Gaza: Humanitarian Aid and Children — [Valerie Vaz in the Chair]

Part of the debate – in Westminster Hall am 1:54 pm ar 8 Chwefror 2024.

Danfonwch hysbysiad imi am ddadleuon fel hyn

Photo of Rachel Hopkins Rachel Hopkins Llafur, Luton South 1:54, 8 Chwefror 2024

It is a pleasure to speak under your chairship, Ms Vaz.

I congratulate my hon. Friend Apsana Begum on securing this really important debate on the last day before recess. We may not be many, but we are strong, as they say.

The horrors of recent months in Israel and Gaza have been intolerable, and there has been no let-up in the suffering in Gaza and no end to the cruel treatment of hostages. Millions of people are displaced, desperate and hungry. Thousands of my Luton South constituents have contacted me about the ongoing conflict, so I wanted to make sure that I added my voice to this important debate. I will echo many of the comments that have already been made.

Israel continues to use devastating tactics that have seen far too many innocent civilians and children killed. There have been unacceptable blocks on essential aid, with nowhere being safe for civilians. It is a humanitarian catastrophe, and now there are warnings of a deadly famine. Women, children and newborn babies bear the brunt of the violence in Gaza. Since the horrific attacks on 7 October, Israel’s devastating response has killed over 11,500 children in Gaza—one in every 100 children in the Gaza strip—and UNICEF has reported that 17,000 children have been left unaccompanied or separated from their families.

Many of my Luton South constituents, as well as non-governmental organisations such as Islamic Relief and Medical Aid for Palestinians, have highlighted the fact that, without an immediate and permanent ceasefire, the numbers dying of hunger, malnutrition, disease and unmet medical needs could far exceed those that have already been caused by the bombardment. Like many others, I have heard briefings from UK doctors who have regularly visited Palestine to carry out medical work, procedures and training. They are despairing that we will see children dying from preventable diseases and lack of simple medicines such as insulin for diabetes. That is terribly shocking.

Alongside the horrific physical impacts, Oxfam has reported that about 1 million children are in need of mental and psychosocial support. The deep trauma of Palestinian children will stay with them for the rest of their lives. Nearly all the children in the Gaza strip require mental health support. Many are presenting very challenging symptoms, including extremely high levels of persistent anxiety, with the responses to that such as not eating and being in despair.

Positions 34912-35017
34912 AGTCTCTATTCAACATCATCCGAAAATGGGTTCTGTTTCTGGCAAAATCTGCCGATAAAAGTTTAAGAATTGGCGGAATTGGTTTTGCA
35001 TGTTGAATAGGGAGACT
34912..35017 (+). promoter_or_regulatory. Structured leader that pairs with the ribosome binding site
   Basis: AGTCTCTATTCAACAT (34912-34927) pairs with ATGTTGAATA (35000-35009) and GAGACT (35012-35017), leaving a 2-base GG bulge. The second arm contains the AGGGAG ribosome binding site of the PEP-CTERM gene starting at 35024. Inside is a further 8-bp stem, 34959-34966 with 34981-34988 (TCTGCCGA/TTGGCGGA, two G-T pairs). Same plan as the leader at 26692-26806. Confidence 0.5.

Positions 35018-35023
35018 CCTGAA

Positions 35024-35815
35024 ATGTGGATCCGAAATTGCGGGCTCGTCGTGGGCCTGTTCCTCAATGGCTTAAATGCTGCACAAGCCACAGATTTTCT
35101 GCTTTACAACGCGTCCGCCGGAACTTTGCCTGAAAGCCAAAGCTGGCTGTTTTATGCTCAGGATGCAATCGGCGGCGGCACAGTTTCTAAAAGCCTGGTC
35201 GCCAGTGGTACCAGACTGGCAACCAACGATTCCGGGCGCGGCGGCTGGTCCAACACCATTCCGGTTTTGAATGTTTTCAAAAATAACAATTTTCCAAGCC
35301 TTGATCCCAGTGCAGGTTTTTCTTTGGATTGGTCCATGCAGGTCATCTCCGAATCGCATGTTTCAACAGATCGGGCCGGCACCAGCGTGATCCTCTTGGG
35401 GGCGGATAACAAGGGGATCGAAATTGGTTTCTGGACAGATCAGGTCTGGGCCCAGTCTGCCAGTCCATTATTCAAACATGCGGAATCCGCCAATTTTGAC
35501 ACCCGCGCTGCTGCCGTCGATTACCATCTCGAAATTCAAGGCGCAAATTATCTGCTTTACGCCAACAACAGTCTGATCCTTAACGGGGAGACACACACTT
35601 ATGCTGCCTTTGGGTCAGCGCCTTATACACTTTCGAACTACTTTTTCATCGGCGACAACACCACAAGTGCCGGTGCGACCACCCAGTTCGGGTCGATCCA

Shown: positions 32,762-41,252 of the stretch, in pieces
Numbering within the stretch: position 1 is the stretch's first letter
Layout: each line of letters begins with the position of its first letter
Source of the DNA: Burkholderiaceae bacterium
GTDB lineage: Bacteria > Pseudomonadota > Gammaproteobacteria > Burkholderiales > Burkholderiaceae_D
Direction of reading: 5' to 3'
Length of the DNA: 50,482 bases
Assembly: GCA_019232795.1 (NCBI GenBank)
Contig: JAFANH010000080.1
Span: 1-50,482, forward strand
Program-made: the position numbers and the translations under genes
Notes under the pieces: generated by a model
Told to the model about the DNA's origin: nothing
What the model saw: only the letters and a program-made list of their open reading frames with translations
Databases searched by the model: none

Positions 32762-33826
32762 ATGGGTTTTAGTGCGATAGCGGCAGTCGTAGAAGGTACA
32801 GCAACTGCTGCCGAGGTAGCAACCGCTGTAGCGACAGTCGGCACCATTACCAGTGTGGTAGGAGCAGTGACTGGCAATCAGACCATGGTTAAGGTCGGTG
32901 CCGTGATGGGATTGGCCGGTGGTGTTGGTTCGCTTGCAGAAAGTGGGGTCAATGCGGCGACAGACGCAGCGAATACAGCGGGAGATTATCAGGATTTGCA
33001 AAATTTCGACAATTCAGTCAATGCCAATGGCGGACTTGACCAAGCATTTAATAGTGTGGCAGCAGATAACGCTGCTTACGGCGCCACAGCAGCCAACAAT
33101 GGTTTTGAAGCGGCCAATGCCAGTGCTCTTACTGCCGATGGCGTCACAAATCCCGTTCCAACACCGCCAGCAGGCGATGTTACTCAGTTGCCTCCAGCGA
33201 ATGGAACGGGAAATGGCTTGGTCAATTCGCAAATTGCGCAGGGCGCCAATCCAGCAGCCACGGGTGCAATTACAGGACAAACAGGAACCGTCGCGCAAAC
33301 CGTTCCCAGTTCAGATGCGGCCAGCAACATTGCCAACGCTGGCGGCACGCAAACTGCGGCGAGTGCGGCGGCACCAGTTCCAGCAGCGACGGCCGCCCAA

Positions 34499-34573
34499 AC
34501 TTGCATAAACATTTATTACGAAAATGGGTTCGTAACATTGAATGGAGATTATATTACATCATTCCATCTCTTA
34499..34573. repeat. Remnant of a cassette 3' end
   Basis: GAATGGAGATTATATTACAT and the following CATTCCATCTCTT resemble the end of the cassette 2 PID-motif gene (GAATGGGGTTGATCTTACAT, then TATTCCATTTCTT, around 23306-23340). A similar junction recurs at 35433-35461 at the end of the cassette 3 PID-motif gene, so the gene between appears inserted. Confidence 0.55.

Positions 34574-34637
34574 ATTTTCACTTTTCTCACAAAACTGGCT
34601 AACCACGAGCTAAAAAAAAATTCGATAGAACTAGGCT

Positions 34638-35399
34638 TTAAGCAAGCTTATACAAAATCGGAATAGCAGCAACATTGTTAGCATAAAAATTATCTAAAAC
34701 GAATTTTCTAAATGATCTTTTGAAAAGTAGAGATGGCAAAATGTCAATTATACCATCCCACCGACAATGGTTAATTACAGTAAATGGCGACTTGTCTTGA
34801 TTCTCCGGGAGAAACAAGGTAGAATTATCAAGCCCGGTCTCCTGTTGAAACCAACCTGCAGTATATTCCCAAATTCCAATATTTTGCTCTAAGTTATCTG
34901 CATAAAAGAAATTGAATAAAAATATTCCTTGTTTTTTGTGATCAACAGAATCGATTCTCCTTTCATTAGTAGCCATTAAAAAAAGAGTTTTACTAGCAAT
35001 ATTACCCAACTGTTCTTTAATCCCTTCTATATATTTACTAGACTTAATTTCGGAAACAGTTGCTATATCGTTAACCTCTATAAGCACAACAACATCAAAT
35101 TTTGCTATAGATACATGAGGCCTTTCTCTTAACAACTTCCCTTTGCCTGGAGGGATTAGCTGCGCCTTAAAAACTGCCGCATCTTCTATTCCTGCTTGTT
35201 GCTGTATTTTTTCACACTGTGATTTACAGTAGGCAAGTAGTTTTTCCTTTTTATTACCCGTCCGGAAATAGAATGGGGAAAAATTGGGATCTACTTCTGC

While that is going on in Gaza, the worst hunger crisis and starvation are setting in; it is on the verge of being a famine. It has been reported that all children under five are at high risk of severe malnutrition, as that risk of famine conditions continues to increase. Other hon. Members mentioned hearing reports and receiving briefings from Islamic Relief staff in Gaza describing how desperate children are roaming the rubble-filled streets in search of any scraps of food that they might find.

Like others, I have heard first hand from doctors who have, sadly, had to do medical procedures in Gaza without anaesthetic, including the amputation of children’s arms and legs, because there is a critical shortage of drugs and medical supplies. We also hear about babies being born on the streets, and the umbilical cords being cut with whatever sharp object is to hand.

The constant, indiscriminate bombing, the debris, the electricity blackouts and the lack of fuel make it extremely dangerous to distribute any aid and make many parts of the Gaza strip inaccessible. As has been so well put by others, to meet the need for humanitarian aid, an estimated 800 trucks of aid would have to enter Gaza daily; since 7 October, however, the highest daily average has been two trucks. As my hon. Friend the Member for Poplar and Limehouse said, we really need to question whether this is a blockade and what that would actually amount to. I would welcome the Minister’s views on that issue.

Unfettered access for humanitarian aid is needed at scale to meet the desperate need of the children in Gaza. The UN Relief and Works Agency is the largest agency operating in Gaza: 80% of aid to the Gaza strip is delivered through it. I have asked questions about this issue. In response to my written question, the Foreign Office Minister of State, Mr Mitchell, said that the Government are

“pausing any future funding of UNRWA” while they review allegations of its staff being involved with Hamas. However, Channel 4 has reported on the document in which Israeli officials alleged that a dozen UNRWA employees were involved in the 7 October attack, led by Hamas. Channel 4 reported that the document

“provides no evidence to support its explosive new claim that UNRWA staff were involved”.

I would welcome an update from the Minister with regard to the Government’s position on the matter. If this key UN agency is not funded, how do they intend to fill the gap for humanitarian aid in Gaza?

I recognise that the Government have on many occasions expressed their commitment to ensuring that much-needed humanitarian aid and medical supplies reach Gaza for the many children in desperate need. Will the Minister provide information on the current position and on the Government’s long-term plans to support children in Gaza, many of whom are now orphaned and will be living with this trauma for the rest of their lives?